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Zipfy Freestyle Mini Luge Snow Sled
Zipfy Freestyle Mini Luge Snow Sled
Recommended for ages 5 and up with a weight limit of 250 pounds
Lighweight, compact, and easy to carry up the hill
Built with high density polyethylene plastic with UV stabilizer
Very rugged; will retain its vibrant color
Made in the USA
|Average Customer Rating:
|| based on 153 reviews|
Average Customer Review:
( 153 customer reviews )
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Most Helpful Customer Reviews
67 of 73 found the following review helpful:
Need a Bigger MountainJan 12, 2009
By D. Sullivan
"I'm That Guy"
I bought 2 Zipy's for each of my boys (11 and 13). Brought them out to the local sledding hill to try them out. I couldn't resist, I had to try them for myself. They were alot of fun. Just about as fast or faster than anything on the hill, and was a huge hit, everyone wanted to try them, and were runnning home to tell dad they wanted one. Still, I felt the need for more. I want to go down those ski slopes like they show in the videos at zipfy.com, because the fun is in the handling with more speed. I'll be calling the local ski mountains here in Western Massachusetts to see if anyone allows any sledding. If anyone knows of any, let me know. Happy sledding!!
37 of 40 found the following review helpful:
A blast!Feb 24, 2009
I bought one to replace yet another blown snowtube. It is a blast! I agree with other reviewers that it would be easier with a tow rope and a grippier seat (I was in deeper snow) but I screamed with laughter all the way down the hill. I blew away my Godson on his sled. I'm 46 but yesterday I was 10 years old again. For the price it is lightening fast light weight and super-fun.
22 of 23 found the following review helpful:
Huge Christmas hit!Dec 30, 2009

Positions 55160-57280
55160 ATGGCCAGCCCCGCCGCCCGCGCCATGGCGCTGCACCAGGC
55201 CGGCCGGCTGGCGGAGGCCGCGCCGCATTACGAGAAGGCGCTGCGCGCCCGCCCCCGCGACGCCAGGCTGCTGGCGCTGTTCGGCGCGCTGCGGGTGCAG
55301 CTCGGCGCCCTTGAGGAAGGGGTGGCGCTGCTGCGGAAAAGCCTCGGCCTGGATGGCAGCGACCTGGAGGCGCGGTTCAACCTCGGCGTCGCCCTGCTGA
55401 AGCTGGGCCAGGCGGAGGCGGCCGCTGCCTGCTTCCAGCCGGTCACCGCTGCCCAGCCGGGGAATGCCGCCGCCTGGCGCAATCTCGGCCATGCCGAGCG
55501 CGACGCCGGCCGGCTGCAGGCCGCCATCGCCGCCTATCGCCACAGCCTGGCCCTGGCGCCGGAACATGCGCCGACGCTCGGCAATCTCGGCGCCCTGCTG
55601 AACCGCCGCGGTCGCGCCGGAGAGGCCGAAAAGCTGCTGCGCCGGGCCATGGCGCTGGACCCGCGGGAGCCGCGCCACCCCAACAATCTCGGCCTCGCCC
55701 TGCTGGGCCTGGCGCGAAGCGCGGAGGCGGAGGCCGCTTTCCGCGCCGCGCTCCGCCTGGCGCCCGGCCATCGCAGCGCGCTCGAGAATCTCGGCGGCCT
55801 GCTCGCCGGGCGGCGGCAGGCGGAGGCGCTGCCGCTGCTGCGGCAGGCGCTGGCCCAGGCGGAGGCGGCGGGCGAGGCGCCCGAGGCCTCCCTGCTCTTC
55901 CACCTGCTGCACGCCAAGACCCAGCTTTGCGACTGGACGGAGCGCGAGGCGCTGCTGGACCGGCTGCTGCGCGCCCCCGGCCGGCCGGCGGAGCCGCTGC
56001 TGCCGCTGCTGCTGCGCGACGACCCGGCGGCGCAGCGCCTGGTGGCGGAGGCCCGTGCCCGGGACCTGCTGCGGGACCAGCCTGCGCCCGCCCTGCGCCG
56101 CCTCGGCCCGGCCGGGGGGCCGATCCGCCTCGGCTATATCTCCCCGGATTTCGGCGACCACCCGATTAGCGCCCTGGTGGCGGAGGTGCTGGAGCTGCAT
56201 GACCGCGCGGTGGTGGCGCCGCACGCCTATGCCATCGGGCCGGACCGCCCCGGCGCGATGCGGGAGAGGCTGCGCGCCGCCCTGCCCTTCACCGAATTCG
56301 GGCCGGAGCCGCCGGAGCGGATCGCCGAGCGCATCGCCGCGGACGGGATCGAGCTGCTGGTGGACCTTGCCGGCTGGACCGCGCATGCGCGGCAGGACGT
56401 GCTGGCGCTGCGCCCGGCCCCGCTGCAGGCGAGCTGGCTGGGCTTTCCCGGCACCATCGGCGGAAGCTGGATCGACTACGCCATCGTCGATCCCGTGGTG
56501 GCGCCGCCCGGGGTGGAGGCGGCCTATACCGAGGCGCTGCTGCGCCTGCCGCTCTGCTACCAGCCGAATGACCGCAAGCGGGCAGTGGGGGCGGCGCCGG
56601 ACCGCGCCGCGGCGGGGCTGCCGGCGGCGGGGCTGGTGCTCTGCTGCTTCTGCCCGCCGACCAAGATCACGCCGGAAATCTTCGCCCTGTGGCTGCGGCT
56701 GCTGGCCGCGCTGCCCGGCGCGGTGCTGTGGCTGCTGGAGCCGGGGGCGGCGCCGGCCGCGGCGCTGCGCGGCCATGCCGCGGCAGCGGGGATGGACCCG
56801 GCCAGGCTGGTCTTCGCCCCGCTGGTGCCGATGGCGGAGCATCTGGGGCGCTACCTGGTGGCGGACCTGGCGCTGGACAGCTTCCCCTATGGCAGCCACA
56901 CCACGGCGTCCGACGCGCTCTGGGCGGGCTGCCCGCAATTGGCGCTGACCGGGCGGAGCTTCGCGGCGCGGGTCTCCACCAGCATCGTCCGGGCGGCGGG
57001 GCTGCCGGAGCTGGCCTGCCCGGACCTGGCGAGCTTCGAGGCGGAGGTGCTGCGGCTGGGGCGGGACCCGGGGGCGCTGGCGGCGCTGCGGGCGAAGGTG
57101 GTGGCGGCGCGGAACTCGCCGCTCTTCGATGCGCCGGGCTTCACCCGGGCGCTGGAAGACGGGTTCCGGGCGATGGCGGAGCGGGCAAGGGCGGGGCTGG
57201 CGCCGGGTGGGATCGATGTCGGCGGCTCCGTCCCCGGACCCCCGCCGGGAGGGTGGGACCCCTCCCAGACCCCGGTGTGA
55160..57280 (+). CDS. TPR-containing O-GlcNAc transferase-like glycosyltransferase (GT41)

My kids told both me and Santa this year, that all they wanted for Christmas were sleds. My 5 year old son, just learning to read and write, wrote his very first sentence just before Christmas - "I want a sled.". Santa brought the kids each one of these in both blue & pink. Thanks to Amazon offering 2 day delivery, they arrived within 2 days, despite snow storms everywhere in the area - Wyoming where we always spend Christmas. We had a blast on these things! My son is 48 lbs, daughter 39 lbs and I'm 175 lbs, and we all rode the Zipfys with no problem. However, if there is deep powder like we had - 12 fresh inches on top of a base of about 30", then it helps if a heavier adult runs the Zipfy down first, to cut out a run, as well as a run one down about 5 feet away to create a staircase to climb back up the hill. My kids didn't weigh enough to cut the runs. Within minutes, I had created 3 runs for the kids in the powder near our house in Wyoming. They were surprised that the "grownups" could use them as well as they could, well actually better. In an area where everyone has a number of snow transportation vehicles - snow mobiles, sleds, skis, snow boards, snow shoes, and even horse drawn sleighs, everyone we showed these sleds to were impressed by their small lightweight, compact design and speedy performance.